The New Outfield Fly Rule, Throwing Errors, And A Bunt...

  1. You have chosen to ignore posts from 56redsox. Show 56redsox's posts

    The New Outfield Fly Rule, Throwing Errors, And A Bunt...

    Cost The Braves Dearly, I Felt Bad For Chipper, I Will Root For The Nationals In The NL, Detriot In The AL,

     
  2. You have chosen to ignore posts from stan17. Show stan17's posts

    Re: The New Outfield Fly Rule, Throwing Errors, And A Bunt...

    The 3 errors did them in.

     
  3. You have chosen to ignore posts from notin. Show notin's posts

    Re: The New Outfield Fly Rule, Throwing Errors, And A Bunt...

    1.  The call did not cost the Braves anything.  Their horrific infield defense did.

     

    2.  The umpire got the call right.  Learn the rule.  It applies to outfielders as well, and that is specifically stated in the rulebook...

     
  4. You have chosen to ignore posts from stan17. Show stan17's posts

    Re: The New Outfield Fly Rule, Throwing Errors, And A Bunt...

    The call was correct and truly it cost them nada. But it is a judgement call by the ump, I don't remember seeing an infield fly rule called that deep into the outfield.

     
  5. You have chosen to ignore posts from ADG. Show ADG's posts

    Re: The New Outfield Fly Rule, Throwing Errors, And A Bunt...

    In response to notin's comment:
    [QUOTE]

    1.  The call did not cost the Braves anything.  Their horrific infield defense did.

     

    2.  The umpire got the call right.  Learn the rule.  It applies to outfielders as well, and that is specifically stated in the rulebook...

    [/QUOTE]

    It's a judgement call and an interpretation of the rules. Ask yourself what is the purpose of the call? It's to protect the baserunners from having the fielder drop the ball on purpose so as to get a double play. It only applies to either 1st and 2nd or the bases loaded with less than two outs.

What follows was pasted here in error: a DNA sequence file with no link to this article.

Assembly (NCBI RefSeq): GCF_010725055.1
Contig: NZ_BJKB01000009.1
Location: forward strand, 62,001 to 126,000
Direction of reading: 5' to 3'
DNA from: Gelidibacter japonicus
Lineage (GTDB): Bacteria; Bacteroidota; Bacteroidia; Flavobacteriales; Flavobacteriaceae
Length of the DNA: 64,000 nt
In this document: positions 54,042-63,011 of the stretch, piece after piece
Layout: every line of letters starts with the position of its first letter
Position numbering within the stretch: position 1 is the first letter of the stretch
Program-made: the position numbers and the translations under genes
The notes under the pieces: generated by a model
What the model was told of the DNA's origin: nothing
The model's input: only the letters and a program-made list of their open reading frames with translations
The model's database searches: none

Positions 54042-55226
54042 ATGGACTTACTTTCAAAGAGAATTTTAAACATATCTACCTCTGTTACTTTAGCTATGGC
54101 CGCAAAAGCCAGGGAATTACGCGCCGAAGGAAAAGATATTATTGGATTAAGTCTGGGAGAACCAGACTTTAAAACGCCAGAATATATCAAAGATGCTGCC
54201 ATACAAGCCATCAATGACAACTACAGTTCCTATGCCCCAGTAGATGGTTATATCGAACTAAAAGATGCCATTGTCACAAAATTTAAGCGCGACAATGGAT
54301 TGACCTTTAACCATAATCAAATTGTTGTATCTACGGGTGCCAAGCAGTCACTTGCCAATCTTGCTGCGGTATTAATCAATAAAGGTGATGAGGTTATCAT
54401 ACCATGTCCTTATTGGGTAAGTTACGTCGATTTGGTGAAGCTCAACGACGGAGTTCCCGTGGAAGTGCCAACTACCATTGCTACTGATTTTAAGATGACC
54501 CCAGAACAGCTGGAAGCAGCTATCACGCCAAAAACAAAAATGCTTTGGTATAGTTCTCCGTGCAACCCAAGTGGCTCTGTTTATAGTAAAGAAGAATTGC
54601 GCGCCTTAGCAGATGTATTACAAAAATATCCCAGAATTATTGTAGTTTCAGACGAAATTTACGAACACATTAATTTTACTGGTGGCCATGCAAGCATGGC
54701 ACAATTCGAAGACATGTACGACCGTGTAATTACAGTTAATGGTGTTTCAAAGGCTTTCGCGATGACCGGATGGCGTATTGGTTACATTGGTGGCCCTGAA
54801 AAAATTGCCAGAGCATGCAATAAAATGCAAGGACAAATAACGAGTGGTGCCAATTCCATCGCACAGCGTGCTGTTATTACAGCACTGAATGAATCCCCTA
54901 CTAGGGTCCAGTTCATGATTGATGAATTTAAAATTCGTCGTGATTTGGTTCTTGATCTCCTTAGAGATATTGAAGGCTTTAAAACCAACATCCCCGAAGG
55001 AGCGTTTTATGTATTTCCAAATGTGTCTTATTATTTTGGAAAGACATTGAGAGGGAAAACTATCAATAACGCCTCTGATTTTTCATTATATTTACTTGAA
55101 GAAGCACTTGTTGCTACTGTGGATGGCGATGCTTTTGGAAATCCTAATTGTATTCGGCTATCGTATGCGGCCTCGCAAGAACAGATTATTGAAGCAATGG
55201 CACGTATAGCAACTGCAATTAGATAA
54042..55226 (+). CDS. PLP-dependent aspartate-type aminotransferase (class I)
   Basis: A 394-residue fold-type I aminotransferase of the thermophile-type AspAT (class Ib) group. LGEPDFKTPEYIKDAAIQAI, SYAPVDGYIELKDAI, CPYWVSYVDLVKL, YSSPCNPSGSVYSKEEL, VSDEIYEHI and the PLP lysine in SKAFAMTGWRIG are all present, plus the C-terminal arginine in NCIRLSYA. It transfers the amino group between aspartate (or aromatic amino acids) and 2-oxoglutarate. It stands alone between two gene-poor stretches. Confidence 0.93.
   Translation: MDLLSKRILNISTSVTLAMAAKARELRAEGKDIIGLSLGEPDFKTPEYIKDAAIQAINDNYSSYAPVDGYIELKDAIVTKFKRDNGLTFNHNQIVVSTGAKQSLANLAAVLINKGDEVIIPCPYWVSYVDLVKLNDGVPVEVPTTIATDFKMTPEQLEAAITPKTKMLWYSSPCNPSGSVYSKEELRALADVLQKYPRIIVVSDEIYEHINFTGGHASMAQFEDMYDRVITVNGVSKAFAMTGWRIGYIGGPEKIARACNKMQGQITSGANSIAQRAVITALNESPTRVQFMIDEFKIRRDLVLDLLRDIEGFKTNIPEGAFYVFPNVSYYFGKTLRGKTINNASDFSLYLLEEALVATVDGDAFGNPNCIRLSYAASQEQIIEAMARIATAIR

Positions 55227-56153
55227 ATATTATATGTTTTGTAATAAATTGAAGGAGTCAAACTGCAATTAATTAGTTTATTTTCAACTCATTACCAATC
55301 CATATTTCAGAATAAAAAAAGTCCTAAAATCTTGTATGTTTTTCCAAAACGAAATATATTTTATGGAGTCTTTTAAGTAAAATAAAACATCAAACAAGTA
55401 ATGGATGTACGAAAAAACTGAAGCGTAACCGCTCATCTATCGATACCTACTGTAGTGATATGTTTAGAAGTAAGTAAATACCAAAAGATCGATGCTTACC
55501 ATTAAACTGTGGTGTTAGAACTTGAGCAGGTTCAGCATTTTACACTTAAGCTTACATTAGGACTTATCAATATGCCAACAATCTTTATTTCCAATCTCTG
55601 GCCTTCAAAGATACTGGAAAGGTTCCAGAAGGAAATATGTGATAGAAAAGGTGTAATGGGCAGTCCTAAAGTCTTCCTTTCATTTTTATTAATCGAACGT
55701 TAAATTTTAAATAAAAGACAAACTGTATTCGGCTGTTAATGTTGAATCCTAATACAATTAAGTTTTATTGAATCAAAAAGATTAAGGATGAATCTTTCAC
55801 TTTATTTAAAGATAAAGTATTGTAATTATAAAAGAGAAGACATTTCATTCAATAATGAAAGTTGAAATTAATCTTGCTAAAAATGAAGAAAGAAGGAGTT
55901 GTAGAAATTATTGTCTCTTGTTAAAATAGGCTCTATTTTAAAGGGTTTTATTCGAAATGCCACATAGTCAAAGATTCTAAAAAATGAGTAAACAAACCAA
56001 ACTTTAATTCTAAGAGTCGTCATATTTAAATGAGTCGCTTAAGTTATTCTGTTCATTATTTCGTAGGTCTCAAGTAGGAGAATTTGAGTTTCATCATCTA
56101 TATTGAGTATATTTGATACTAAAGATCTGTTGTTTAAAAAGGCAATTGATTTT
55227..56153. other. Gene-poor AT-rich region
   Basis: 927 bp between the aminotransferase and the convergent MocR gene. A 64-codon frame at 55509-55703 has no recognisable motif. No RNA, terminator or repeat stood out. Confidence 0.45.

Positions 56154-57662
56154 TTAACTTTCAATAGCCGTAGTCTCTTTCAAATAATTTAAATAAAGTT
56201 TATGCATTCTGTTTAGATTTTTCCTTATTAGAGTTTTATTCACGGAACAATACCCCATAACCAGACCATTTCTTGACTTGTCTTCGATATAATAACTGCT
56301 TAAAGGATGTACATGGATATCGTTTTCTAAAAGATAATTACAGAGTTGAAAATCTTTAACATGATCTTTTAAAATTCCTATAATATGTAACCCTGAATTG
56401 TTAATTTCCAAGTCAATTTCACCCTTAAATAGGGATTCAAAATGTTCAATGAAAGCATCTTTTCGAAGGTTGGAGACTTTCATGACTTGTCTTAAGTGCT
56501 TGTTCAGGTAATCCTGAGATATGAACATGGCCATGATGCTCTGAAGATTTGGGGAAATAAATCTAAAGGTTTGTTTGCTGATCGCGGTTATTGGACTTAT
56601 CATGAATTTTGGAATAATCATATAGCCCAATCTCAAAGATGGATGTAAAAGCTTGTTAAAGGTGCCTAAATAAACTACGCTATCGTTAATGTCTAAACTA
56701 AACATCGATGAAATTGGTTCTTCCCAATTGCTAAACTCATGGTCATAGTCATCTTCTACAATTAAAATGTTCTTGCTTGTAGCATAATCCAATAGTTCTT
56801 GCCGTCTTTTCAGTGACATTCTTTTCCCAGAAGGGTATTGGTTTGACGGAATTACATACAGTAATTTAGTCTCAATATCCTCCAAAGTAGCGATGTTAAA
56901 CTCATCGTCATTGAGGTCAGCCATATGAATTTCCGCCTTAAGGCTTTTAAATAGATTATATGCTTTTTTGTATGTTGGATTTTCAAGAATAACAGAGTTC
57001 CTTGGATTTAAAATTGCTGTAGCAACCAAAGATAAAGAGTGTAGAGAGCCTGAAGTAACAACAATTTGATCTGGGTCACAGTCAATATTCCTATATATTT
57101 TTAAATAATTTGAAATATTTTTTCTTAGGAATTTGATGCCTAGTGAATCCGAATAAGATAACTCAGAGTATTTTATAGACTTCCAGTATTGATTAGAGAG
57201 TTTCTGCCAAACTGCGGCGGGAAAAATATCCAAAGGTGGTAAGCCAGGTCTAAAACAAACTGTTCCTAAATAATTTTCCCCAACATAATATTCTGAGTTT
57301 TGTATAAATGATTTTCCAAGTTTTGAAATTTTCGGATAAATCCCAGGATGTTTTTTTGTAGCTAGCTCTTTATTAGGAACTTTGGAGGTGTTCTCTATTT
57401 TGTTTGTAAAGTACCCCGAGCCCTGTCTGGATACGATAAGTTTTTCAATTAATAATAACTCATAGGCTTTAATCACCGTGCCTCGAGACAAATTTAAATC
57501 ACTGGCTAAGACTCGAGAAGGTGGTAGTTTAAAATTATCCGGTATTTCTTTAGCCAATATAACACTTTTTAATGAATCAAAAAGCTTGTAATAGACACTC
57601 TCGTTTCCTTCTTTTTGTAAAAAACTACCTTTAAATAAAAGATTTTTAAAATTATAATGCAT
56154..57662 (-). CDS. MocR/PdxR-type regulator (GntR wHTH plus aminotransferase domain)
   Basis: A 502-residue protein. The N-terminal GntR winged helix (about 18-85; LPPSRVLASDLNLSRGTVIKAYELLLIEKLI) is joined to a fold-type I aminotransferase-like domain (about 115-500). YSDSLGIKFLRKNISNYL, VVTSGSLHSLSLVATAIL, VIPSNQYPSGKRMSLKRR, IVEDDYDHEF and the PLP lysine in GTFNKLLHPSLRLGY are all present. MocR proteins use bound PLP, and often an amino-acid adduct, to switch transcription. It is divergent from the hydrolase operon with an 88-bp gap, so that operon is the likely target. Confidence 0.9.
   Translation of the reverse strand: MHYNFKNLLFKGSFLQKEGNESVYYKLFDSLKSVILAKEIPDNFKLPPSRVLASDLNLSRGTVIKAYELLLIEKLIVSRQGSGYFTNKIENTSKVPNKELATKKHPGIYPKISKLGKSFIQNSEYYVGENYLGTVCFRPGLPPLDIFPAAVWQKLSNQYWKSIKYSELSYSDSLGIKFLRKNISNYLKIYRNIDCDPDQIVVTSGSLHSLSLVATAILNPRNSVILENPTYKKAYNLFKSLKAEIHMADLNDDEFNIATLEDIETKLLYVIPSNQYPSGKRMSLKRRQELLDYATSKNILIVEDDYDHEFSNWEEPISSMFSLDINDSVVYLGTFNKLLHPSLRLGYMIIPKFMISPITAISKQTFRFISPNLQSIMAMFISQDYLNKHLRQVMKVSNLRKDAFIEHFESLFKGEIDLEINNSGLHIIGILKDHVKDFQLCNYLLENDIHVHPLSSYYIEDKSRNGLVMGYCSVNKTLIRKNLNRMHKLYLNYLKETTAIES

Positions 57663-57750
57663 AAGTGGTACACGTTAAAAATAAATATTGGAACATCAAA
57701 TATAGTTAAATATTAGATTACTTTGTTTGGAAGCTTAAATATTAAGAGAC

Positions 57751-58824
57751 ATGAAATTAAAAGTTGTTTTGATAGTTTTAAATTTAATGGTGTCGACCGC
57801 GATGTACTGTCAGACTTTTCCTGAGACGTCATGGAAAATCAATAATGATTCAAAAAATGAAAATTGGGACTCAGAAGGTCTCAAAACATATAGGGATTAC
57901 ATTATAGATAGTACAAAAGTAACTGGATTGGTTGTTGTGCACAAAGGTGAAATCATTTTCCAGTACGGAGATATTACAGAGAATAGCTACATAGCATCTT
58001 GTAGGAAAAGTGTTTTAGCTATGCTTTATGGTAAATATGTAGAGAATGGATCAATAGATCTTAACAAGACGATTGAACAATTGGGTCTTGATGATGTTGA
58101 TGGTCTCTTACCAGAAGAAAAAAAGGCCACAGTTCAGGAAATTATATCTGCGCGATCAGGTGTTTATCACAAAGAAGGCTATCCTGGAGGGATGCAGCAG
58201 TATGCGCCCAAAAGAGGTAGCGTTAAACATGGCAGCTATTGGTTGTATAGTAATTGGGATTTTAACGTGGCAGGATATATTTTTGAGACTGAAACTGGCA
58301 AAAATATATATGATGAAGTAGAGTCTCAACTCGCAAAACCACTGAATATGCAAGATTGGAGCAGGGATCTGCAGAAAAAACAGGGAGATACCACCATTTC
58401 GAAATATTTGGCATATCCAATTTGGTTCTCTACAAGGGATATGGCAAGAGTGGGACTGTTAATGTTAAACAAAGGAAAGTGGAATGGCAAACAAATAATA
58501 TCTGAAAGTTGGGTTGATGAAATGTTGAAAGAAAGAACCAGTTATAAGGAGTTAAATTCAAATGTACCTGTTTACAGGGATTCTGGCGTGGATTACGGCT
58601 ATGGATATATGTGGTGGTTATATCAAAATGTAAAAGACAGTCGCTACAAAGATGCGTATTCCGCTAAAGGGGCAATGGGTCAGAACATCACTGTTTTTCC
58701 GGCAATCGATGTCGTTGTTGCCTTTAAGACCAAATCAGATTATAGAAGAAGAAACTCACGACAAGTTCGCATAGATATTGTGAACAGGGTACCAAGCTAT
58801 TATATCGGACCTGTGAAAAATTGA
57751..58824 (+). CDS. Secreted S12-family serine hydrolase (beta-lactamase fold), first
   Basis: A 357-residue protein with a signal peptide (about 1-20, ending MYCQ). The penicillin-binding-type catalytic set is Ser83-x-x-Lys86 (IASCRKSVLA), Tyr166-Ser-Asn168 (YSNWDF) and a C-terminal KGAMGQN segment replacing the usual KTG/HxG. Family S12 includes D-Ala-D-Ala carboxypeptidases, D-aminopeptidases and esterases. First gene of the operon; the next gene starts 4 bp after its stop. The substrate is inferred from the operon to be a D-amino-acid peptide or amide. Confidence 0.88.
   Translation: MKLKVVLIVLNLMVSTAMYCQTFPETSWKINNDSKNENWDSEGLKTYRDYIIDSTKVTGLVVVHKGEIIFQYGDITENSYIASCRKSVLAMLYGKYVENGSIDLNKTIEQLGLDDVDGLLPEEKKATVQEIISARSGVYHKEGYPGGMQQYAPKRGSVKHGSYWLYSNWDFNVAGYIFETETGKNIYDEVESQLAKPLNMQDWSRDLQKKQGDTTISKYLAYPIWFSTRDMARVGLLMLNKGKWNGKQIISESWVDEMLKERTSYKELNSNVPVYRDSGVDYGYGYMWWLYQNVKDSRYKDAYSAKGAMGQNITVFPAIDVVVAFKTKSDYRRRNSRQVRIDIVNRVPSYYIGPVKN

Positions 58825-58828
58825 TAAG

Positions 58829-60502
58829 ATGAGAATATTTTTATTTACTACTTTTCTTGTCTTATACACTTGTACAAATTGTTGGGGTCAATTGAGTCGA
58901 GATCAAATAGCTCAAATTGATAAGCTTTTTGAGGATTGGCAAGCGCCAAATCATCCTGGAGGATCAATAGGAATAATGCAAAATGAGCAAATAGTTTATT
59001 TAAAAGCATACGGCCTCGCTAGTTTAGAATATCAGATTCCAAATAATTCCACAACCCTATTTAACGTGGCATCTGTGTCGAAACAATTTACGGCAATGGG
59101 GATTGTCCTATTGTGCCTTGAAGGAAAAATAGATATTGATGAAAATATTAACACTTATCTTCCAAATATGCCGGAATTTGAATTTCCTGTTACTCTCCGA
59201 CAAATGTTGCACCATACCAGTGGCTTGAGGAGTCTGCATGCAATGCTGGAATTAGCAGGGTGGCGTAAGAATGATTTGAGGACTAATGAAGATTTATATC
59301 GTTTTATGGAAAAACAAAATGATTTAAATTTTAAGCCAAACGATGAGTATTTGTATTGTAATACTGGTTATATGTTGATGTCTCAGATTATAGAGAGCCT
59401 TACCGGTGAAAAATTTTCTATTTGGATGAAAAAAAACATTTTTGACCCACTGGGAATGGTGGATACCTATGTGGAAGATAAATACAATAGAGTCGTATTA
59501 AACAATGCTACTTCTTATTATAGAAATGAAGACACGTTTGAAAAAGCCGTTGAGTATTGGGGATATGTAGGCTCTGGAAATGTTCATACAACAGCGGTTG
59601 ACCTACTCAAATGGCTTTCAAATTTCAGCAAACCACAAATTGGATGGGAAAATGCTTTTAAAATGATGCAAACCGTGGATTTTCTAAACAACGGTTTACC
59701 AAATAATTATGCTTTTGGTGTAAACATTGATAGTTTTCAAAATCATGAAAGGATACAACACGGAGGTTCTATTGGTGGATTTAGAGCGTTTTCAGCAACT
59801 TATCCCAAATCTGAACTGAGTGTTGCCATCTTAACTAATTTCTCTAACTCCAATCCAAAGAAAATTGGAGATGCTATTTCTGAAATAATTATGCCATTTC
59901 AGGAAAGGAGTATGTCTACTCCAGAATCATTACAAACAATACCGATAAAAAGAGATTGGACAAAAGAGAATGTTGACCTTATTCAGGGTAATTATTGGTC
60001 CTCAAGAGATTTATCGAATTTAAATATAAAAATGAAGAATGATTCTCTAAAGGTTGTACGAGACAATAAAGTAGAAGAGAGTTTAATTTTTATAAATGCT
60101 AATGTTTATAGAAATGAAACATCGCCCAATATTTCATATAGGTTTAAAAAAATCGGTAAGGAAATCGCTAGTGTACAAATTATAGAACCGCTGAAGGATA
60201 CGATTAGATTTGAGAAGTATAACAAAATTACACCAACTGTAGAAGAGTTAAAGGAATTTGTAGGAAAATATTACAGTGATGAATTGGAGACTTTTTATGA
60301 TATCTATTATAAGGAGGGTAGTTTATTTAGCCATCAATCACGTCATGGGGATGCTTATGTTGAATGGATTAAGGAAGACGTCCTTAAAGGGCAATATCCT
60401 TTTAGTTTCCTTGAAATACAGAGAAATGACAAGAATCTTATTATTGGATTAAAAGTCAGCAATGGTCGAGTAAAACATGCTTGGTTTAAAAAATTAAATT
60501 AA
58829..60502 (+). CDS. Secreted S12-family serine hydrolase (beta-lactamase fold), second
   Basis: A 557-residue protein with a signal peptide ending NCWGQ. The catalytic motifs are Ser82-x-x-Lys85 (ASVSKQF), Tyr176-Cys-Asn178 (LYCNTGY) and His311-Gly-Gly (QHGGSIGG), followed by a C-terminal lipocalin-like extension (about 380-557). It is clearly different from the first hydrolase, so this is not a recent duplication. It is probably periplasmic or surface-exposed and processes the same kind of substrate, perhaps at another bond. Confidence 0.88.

Ask yourself:

    1. Would the fielder, assuming the ball dropped been able to get a double play due to the players not running.

    2. Was it at or near the infield? Read the wording highlighted please. Yes it doesn't matter, but the ball was 225 feet away from home plate. The longest infield fly rule all year in baseball this season was measured at 185 feet. 

    Who knows if the Braves would have come back, but it was a horrible call.

    An INFIELD FLY is a fair fly ball (not including a line drive nor an attempted bunt) which can be caught by an infielder with ordinary effort, when first and second, or first, second and third bases are occupied, before two are out. The pitcher, catcher and any outfielder who stations himself in the infield on the play shall be considered infielders for the purpose of this rule.
    When it seems apparent that a batted ball will be an Infield Fly, the umpire shall immediately declare “Infield Fly” for the benefit of the runners. If the ball is near the baselines, the umpire shall declare “Infield Fly, if Fair.”
    The ball is alive and runners may advance at the risk of the ball being caught, or retouch and advance after the ball is touched, the same as on any fly ball. If the hit becomes a foul ball, it is treated the same as any foul.